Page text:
ABSTRACT: The present study evaluated the hypothesis that pulsatile GH secretion is altered in adolescents with polycystic ovary syndrome (PCOS).
Thirteen adolescent girls with PCOS (ages 13-19 years) and ten eumenorrheic controls (ages 14-19 years) matched for a range of body mass index (BMI) values underwent blood sampling every 20 min for 12 h overnight.
Serum concentrations of GH and LH were measured by specific immunofluorometric assays (IFMA). Pulsatile secretion was quantitated by deconvolution analysis and pattern orderliness by the approximate entropy (ApEn) statistic. Fasting serum androstenedione, testosterone, 17-hydroxyprogesterone, estrone, estradiol, insulin and IGF-I concentrations were measured by RIA, GH-binding protein (GHBP) by IFMA and IGF-binding protein (IGFBP)-1 and IGFBP-3 by IRMA.
Twelve-hour mean and integrated GH concentrations, the mass of GH secreted per burst, and the GH pulse frequency were not distinguishable in patients with PCOS and controls as a whole. Subanalysis of non-obese (BMI<25 kg/m(2)) PCOS and healthy volunteers disclosed elevated 12-h GH production rates (P=0.03) and integrated serum GH concentrations (P=0.04) in (lean) patients with PCOS. ApEn analysis of the orderliness of GH release showed remarkably more regular GH secretion patterns (lower ApEn of GH release) in girls with PCOS compared with controls (P=0.02). Serum GHBP, IGF-I and IGFBP-3 concentrations were similar in both groups, whether lean or obese. However, IGFBP-1 levels were lower in the combined group of PCOS subjects compared with BMI-matched controls (P<0.05). In volunteers with PCOS, mean (12-h) serum GH concentrations correlated positively with mean serum LH levels (P=0.006). Based on deconvolution analysis, the 12-h production rate and the mass of GH secreted per burst also correlated strongly with the cognate LH measure (both predicted) (P=0.004) in PCOS. Androstenedione levels were also related to the 12-h GH secretion rate (P=0.02).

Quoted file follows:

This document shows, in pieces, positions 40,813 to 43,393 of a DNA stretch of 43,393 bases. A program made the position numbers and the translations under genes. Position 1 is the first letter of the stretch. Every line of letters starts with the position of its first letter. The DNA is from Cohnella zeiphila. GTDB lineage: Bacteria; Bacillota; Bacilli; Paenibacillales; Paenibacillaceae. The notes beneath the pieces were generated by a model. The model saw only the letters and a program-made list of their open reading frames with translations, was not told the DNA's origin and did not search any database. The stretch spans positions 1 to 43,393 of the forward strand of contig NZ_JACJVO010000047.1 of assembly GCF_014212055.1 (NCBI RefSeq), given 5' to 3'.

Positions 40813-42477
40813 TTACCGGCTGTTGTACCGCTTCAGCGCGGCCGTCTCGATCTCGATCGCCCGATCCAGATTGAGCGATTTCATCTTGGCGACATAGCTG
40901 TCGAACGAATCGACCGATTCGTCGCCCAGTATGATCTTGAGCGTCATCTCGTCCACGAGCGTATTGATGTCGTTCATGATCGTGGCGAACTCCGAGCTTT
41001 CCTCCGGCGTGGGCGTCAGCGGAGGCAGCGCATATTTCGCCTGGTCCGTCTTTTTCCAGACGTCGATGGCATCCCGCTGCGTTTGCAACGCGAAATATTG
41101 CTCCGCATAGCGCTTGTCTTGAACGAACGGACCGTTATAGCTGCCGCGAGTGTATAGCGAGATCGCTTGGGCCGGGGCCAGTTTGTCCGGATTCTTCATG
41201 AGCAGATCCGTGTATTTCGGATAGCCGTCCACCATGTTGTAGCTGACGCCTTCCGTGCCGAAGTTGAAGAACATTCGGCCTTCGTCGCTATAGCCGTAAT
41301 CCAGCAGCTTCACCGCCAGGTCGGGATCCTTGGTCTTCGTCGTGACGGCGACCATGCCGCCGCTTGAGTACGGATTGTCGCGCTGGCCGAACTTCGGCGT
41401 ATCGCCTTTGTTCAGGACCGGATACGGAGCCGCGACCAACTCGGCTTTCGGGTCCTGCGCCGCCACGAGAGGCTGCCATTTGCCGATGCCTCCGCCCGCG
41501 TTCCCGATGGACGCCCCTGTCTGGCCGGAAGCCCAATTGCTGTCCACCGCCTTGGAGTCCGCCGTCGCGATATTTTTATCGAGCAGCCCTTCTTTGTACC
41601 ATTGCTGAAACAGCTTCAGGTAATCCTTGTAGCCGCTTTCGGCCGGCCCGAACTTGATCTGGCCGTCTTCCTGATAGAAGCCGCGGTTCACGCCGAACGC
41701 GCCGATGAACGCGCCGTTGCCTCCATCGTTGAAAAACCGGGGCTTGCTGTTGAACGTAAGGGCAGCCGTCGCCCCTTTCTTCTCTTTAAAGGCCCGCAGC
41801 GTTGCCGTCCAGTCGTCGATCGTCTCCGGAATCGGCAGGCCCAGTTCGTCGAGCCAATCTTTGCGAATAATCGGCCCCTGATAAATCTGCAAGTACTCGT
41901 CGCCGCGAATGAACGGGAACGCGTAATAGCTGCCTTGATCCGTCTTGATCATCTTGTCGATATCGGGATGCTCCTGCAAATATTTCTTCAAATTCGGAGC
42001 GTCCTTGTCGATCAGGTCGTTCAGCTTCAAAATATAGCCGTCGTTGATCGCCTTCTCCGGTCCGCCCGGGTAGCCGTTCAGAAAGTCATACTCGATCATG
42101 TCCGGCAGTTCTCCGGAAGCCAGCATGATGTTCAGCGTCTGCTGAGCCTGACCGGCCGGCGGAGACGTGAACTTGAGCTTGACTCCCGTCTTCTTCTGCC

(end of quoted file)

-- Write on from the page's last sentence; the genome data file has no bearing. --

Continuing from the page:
This study shows that non-obese adolescents with PCOS secrete GH at a higher rate and with more orderly patterns, resembling a male profile. Determining whether this pattern reflects an intrinsic hypothalamic abnormality or is secondary to androgen excess in PCOS will require further studies.
European Journal of Endocrinology 09/2002; 147(2):207-16. · 3.42 Impact Factor